Extractive projects around the world have been disrupted by the pandemic and falling commodity prices, and governments in resource-rich countries are scrambling to respond. In some instances, governments are making significant fiscal concessions to extractive companies to attract or maintain investment. Meanwhile, rising restrictions on freedom of expression and association are amongst many factors preventing proper scrutiny of government action.
This context requires strong journalism to raise critical questions and foster public debate about the management of natural resources. Yet, reporting on the extractive industries is no easy task: the sector is technically complex and often secretive. To cover resource governance effectively, journalists must be able to follow leads across industries and borders, find and interpret essential data, and translate highly technical issues into meaningful stories with human interest. To support journalists to meet those requirements and produce reporting which holds governments and companies to account, NRGI has released a new and completely free resource, Covering Extractives: An Online Guide to Reporting on Natural Resources. The online guide is intended to support high-quality media reporting on national and cross-border issues in the oil, gas and mining sectors and their governance.
The guide draws on NRGI’s experience as an institution committed to the rigor, accessibility, relevance and independence of research, and includes a wide range of guides and resources for journalists who are new to the area, and those looking to deepen their expertise.
Covering Extractives provides an introduction to the sector by following the extractive sector decision-making chain; from allocating resource rights to evaluating the impact of extraction on local people and the environment. The guide explains the key workings of the extractive industries and highlights the opportunities and challenges often faced in resource-rich countries.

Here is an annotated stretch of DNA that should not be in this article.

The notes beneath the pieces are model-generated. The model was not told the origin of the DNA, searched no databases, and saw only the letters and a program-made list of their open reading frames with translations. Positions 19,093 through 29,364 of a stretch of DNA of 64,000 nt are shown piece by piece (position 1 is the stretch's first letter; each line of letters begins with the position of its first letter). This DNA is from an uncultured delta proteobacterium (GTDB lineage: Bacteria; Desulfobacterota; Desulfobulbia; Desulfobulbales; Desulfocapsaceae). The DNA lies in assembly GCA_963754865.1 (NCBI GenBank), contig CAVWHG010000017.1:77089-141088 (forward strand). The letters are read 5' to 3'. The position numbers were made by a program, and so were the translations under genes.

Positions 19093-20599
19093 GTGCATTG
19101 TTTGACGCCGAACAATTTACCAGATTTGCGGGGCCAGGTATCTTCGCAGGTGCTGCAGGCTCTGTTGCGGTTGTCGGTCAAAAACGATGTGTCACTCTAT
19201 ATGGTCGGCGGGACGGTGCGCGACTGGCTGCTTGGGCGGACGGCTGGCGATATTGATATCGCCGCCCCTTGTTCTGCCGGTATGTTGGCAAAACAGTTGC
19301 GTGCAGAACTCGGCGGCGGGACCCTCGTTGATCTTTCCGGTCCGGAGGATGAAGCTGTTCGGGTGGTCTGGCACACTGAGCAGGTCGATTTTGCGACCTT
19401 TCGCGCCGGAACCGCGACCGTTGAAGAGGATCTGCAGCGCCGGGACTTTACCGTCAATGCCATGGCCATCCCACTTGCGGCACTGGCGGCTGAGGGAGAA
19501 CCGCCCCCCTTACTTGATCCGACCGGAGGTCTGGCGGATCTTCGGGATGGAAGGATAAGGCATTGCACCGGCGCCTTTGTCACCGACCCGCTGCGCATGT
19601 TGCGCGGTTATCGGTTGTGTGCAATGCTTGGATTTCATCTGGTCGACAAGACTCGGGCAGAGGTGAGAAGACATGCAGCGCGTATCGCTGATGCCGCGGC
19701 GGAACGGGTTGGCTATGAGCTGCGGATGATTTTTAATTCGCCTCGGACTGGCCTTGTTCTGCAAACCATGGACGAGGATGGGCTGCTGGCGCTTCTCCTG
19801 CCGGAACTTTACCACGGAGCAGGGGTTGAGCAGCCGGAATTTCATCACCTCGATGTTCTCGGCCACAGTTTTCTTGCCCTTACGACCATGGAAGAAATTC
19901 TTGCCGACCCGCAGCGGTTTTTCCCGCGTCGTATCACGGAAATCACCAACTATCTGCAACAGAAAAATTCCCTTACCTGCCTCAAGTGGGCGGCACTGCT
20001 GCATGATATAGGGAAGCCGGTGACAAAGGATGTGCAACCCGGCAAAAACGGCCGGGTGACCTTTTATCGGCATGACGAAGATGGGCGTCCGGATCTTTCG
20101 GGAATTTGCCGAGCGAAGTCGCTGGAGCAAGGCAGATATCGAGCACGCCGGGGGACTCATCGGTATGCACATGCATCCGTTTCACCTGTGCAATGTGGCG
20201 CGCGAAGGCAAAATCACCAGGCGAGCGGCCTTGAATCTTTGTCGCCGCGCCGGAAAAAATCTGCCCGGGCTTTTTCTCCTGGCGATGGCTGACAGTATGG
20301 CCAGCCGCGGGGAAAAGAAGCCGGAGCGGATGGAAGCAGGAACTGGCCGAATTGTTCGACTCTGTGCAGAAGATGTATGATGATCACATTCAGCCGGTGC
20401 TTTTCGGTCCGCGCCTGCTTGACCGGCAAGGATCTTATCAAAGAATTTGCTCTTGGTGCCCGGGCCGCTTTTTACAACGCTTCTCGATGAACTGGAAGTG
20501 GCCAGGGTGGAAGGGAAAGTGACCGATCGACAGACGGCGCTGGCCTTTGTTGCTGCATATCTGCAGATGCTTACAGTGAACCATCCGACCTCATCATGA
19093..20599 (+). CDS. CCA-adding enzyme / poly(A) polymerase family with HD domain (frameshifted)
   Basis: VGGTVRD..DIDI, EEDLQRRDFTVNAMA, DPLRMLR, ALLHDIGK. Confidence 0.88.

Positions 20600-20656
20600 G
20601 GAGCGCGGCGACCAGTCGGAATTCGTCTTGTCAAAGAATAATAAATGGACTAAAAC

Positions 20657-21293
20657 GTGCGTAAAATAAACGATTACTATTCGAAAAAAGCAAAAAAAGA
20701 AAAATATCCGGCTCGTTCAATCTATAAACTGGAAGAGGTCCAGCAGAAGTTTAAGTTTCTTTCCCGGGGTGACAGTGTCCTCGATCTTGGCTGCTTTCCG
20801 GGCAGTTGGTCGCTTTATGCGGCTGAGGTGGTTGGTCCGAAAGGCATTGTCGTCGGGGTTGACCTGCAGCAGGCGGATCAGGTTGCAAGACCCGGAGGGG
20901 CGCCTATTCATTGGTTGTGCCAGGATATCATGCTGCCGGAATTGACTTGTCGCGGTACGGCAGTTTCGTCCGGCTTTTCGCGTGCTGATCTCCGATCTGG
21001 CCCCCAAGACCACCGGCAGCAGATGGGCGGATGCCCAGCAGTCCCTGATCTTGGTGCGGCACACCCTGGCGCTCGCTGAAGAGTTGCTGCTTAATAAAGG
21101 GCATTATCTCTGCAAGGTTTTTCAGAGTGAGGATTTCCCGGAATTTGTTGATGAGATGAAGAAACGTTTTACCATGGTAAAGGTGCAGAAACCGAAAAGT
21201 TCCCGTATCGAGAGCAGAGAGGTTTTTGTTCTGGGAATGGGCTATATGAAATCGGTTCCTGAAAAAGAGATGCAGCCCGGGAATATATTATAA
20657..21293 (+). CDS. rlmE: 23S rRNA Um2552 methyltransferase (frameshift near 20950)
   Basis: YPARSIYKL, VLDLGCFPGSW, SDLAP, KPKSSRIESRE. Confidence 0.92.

Across the six thematic chapters, journalists can find inspiring examples of reporting, insight from seasoned reporters, ideas for compelling stories and advice on how to pursue them, and stakeholder interviews from different perspectives. The content is searchable, or available to browse online or download as a PDF, enabling users to find what is most useful to them.
The guide also includes a special tip sheet on covering the pandemic’s impact on natural resource governance.
Although relevant to journalists everywhere, the guide highlights particular examples from Tanzania, Uganda, Ghana and Myanmar, where NRGI has gained valuable insight from its media training partnerships. Building on 15 years of experience of training journalists to hold the extractive industries to account, Covering Extractives can be a critical tool for driving change in natural resource governance.
Covering Extractives includes videos from extractives professionals and journalists, such as this from Proscovia Nabbanja, CEO of the Uganda National Oil Company.
Asmara Klein is senior program officer for civic space at the Natural Resource Governance Institute (NRGI).